Saturday marks the official opening of Christmas in Great Bend as Santa makes his triumphant entrance during the Home for the Holidays Parade and festival. Local retailers are hoping that, among the goodies in St. Nick’s pack, is a successful Yule Tide season.
So far, things are looking pretty merry, said Christina Hayes, Great Bend Convention and Visitors Bureau director and community coordinator. She based this cheery assessment on sales tax and transient guest tax trends.
“It looks like a pretty good outlook for the next couple of months,” she said. “The trends are going up.”
Small businesses everywhere have been pivoting to serve a post-COVID-19 shopping landscape, she said. Now, consumers are poised to return to brick-and-mortar stores in force this holiday selling season.
“I think our businesses really deserve a lot of kudos,” Hayes said of how local owners have adapted. Local shops have offered curb-side service and online sales to complement their in-store operations.
According to the National Retail Federation, consumers plan to spend on average $997.73 on gifts, holiday items and other non-gift purchases for themselves and their families this year. And, nearly 2 million more people than last year are expected to shop from Thanksgiving Day through Cyber Monday as they have continued the trend of starting their holiday shopping earlier in the year.
Among those shopping on Thanksgiving Day, 65% are likely to do so in stores, up from 50% last year, when worries about COVID-19 were still keeping many people at home, the NRF reported. On Black Friday, 64% are likely to shop in stores, up from 51% last year.
Sure, some will shop out of town, she said. “But, people are thinking local first.”
She sees this continuing. With the possibility of more spikes in COVID cases this winter, more folks could opt to stay close to home.
And this is a big deal.
For every dollar spent at a small business, American Express estimates an average of 67 cents stays in that business’s local community. This has the potential to boost sales during the 2021 holiday season, with many small businesses still working to make up the revenue they’ve lost throughout the pandemic.
Now, Hayes said it is up to the businesses to entice customers.
That is why Hayes and the City of Great Bend promote the annual Explore Great Bend campaign that wraps up this weekend. With different promotions each Saturday, the goal is to bring shoppers into stores.
Appropriately enough, this Saturday is also Small Business Saturday, a national effort that encourages consumers to support local businesses by shopping small.
American Express launched this shopping holiday in 2010, at the height of the Great Recession, as a way of redirecting holiday shopping to local stores. A decade later, it’s observed in all 50 states, and in 2011, the Senate passed a resolution recognizing Small Business Saturday.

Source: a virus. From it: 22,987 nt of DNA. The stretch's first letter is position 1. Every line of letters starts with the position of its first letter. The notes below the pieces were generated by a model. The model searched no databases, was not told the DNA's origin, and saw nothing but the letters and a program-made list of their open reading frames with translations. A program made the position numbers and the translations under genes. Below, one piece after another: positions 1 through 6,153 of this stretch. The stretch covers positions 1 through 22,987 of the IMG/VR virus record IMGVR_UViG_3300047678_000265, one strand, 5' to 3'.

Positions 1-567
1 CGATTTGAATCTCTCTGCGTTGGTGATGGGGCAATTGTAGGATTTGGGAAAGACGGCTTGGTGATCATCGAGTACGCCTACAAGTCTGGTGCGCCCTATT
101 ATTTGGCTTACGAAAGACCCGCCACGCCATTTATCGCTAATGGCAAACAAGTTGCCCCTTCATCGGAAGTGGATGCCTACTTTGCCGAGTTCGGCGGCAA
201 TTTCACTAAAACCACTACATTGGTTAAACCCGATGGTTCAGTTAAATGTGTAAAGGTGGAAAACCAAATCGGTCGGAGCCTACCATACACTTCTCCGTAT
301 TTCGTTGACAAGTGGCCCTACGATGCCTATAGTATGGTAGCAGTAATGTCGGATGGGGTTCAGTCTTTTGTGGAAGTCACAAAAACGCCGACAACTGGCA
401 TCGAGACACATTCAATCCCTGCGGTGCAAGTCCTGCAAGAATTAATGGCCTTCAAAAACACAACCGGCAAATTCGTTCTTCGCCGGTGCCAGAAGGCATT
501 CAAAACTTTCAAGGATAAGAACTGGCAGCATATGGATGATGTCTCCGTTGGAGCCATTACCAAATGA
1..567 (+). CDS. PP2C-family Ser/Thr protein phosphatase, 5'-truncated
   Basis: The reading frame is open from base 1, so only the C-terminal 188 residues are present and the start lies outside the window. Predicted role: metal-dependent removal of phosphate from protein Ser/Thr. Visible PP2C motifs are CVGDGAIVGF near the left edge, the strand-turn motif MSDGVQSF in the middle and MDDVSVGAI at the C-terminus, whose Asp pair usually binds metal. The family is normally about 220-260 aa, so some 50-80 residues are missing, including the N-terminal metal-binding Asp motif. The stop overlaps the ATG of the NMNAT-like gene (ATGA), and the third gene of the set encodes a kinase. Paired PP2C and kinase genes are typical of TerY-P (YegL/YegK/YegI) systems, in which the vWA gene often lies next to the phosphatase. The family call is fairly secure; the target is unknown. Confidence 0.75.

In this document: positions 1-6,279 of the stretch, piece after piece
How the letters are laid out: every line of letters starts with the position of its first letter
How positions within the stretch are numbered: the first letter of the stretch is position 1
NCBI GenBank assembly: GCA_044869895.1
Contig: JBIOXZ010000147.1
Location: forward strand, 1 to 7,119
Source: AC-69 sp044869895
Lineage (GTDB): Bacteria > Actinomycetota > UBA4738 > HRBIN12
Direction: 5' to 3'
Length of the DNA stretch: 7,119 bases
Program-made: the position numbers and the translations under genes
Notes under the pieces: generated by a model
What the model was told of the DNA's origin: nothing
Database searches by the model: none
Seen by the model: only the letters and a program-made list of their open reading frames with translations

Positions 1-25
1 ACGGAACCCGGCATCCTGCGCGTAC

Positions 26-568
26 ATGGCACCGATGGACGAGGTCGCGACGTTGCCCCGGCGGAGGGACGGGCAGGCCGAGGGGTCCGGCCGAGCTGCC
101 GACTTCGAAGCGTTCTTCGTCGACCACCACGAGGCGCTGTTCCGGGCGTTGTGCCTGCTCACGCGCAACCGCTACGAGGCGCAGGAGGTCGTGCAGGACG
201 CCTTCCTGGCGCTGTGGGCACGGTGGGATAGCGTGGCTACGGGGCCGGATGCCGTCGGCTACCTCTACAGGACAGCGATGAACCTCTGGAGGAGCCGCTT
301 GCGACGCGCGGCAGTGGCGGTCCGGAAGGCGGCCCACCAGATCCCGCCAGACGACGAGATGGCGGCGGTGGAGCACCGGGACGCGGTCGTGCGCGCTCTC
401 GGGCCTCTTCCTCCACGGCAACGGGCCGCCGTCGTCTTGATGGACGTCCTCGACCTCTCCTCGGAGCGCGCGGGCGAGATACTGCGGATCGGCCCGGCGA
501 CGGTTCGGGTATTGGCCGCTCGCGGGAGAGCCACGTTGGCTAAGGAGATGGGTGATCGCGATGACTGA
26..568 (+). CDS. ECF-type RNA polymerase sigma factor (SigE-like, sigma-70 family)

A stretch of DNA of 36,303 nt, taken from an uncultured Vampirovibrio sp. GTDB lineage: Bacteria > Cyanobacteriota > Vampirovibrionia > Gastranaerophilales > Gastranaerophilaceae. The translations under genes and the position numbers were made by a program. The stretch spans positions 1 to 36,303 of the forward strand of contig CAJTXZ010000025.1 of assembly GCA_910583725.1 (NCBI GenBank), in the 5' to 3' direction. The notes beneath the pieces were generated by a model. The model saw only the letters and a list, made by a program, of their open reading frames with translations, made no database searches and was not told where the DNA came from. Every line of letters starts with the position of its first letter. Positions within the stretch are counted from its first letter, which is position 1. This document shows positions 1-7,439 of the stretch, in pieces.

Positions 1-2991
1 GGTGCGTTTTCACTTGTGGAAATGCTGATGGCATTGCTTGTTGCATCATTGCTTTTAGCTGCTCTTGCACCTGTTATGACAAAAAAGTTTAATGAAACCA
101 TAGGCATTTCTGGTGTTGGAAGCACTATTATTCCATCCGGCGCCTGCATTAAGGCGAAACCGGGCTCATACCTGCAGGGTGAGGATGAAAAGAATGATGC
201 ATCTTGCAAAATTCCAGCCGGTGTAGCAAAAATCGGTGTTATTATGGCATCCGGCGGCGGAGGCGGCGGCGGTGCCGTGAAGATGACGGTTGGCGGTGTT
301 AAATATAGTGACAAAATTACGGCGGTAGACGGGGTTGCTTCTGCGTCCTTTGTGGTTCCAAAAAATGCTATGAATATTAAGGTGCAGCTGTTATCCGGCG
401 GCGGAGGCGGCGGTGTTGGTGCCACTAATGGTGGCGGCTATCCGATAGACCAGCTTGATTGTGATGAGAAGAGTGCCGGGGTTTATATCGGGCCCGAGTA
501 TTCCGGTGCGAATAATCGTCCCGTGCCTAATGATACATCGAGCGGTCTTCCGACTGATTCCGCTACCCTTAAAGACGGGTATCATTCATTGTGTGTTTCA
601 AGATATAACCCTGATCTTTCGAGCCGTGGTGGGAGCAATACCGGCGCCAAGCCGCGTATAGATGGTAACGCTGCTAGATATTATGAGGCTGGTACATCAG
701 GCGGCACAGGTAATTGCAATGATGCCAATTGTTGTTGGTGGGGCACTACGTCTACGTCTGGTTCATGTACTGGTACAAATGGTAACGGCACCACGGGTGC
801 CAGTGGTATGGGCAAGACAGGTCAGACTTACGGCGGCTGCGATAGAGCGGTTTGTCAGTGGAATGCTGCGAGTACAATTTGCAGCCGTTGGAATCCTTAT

“Small Business Saturday is a fun addition to end our Explore Great Bend month,” Hayes said. “It’s the day the nation celebrates and recommends shopping “small” and without our wonderful little small businesses our retail wouldn’t be as great as it is. I encourage you to go explore small businesses and support our community.”
Looking at the numbers
One way to gauge the holiday economic vitality of the community is by looking at the sales tax collections, Hayes said.
Until next April when the three new city sales taxes go into effect, the city now has two: a quarter-cent tax (which goes for street needs) and a half-cent tax (which is divided among the general fund, economic development and infrastructure). It also receives a portion of the countywide sales tax.
The taxes are collected through the Kansas Department of Revenue. The KDOR then distributes the tax collections to the city with a two-month lag time (the August distribution was received in October).
Although the holiday shopping season runs mostly from October through December, included are the numbers for August through December 2019 and 2020, and August 2021.
Great Bend sales tax collections
• August – $442,484.35
• September – $442,576.81
• October – $437,055.28
• November – $352,479.96
• December – $481,447.17
• August – $451,661.94
• September – $429,653.21
• October – $429,653.54
• November – $421,842.34
• December – $454,826.62
• August – $503,591
Heads in beds
When the Kansas Department of Labor last Friday reported the state’s unemployment numbers for September, KDOL economists noted a rebounding in the hospitality and leisure sectors.
In Great Bend, Hayes is seeing an increase in the local transient guest tax collected by the city.
The total for the 2021 fiscal year was $305,660.13. This compares to the 2020 total of $281,121.51 and a 2019 total of $347,861.21.
The tax paid by hotel guests is used to fund the city’s marketing efforts.
Great Bend charges 6% for its guest tax, which is the money collected from those staying in local hotels. Of this, 10% goes to the Great Bend Events Center and the balance toward marketing the city through the CVB.
Speaking of the Events Center, Hayes said COVID hollowed out bookings for the city-owned facility. But, “so far for 2022, we only have six weekends open.”
She said that’s an indication that things are improving locally as well.